The tastiest, most uninhibited memoir in years, Insatiable is a feast for the senses and an aphrodisiac for the soul. I love Le Cirque, but can I be trusted? writes Gael Greene, the highly respected restaurant critic for New York magazine, whose fierce wit and sensuous prose changed the way Americans think about food.
Now, Greene lifts the lid on her most provocative subject yet: herself. And oh, what a pot-au-feu it is, bubbling over with piquant humor, saucy erotic adventures, and some of the most lovingly described meals in literature (at Le Pavillon, Lutece, Troisgros, Tour d'Argent, La Pyramide, Girardet, Le Bernardin). From Manhattan's snootiest boites to the gourmand shrines of France and Italy, this is the story of a woman who invented a fabulous career out of dining on someone else's dollar.
With her passion for fine food, her nose for hypocrisy and social humbug, and, above all, her appetite for love and life, Greene traces her rise from a Velveeta cocoon in the Midwest to journalist wannabe, to powerful critic of New York magazine. What timing: to be un grand fromage in the world of food, just when eating well was becoming a national obsession. Love and food, foreplay and fork play, haute cuisine and social history; all become inextricably linked as the author embarks on what seemed, at times to her, a frivolous quest to satisfy insatiable hunger.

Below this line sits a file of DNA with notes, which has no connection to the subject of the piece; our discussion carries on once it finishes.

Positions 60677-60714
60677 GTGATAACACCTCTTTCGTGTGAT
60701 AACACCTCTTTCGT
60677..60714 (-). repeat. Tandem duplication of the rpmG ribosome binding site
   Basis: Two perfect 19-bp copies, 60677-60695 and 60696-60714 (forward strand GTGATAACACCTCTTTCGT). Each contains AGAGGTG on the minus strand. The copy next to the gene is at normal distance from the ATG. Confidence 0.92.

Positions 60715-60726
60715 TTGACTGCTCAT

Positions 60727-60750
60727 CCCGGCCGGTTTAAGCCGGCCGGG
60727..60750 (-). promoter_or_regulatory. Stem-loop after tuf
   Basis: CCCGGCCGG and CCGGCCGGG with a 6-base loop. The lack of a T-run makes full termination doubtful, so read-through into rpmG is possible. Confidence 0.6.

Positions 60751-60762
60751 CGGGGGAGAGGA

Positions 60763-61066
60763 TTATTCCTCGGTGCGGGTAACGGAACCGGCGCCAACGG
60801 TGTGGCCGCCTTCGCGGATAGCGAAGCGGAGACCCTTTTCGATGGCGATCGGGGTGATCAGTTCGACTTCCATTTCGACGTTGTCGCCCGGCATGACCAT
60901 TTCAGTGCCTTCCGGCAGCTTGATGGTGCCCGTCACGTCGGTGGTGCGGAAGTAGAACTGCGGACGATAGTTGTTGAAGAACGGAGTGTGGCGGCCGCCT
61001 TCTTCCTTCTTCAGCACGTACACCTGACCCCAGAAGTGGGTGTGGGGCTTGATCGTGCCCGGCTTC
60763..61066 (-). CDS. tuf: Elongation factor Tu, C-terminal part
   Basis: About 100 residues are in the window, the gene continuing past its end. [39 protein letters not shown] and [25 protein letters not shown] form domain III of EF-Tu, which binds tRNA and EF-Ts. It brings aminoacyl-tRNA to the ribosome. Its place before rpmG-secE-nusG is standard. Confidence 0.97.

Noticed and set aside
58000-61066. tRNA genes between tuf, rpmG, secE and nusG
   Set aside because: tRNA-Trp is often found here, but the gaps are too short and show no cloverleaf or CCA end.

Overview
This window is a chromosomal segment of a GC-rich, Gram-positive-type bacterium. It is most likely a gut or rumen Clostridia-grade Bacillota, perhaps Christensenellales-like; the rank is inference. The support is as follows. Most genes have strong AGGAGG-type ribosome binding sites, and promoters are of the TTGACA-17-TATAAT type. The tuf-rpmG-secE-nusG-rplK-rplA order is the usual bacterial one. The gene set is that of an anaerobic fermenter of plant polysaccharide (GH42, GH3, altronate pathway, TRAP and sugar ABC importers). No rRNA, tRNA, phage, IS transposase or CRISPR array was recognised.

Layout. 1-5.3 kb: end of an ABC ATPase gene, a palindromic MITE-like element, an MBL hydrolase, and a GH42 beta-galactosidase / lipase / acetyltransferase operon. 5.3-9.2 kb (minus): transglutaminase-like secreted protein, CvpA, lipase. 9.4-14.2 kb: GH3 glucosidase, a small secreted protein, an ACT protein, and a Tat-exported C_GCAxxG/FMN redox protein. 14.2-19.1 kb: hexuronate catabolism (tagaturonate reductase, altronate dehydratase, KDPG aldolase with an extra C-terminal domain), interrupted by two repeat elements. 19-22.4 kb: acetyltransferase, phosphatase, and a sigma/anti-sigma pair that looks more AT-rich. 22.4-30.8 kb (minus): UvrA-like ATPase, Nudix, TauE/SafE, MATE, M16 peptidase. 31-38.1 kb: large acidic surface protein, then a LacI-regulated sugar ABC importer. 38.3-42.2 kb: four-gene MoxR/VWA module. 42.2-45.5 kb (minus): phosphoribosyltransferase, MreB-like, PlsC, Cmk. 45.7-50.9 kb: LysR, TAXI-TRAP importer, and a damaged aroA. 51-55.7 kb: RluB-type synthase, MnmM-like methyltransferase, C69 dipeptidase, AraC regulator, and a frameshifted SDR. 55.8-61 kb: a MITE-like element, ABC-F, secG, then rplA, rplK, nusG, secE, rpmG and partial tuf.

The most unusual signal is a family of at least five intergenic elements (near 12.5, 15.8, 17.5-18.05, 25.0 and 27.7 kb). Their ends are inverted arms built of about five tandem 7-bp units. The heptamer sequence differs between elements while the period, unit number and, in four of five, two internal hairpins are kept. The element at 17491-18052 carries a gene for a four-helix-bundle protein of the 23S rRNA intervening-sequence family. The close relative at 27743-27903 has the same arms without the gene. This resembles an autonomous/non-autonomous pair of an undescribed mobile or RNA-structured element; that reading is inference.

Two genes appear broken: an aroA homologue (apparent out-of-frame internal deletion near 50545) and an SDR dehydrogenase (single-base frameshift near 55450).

Until the specter of hunger on her own street engaged her energy and Citymeals-on-Wheels emerged. Along the way there are intimate portraits of the culinary icons of our time and revealing dissections of New York's legendary in spots and their invisible caste systems-at The Colony, Elaine's, La Grenouille, 21, Le Cirque, Odeon, and Balthazar.
Earthy and delicious but also penetrating and astute, Greene's memoir deserves a prominent place on the shelf of gastronomic classics. Download and start listening now!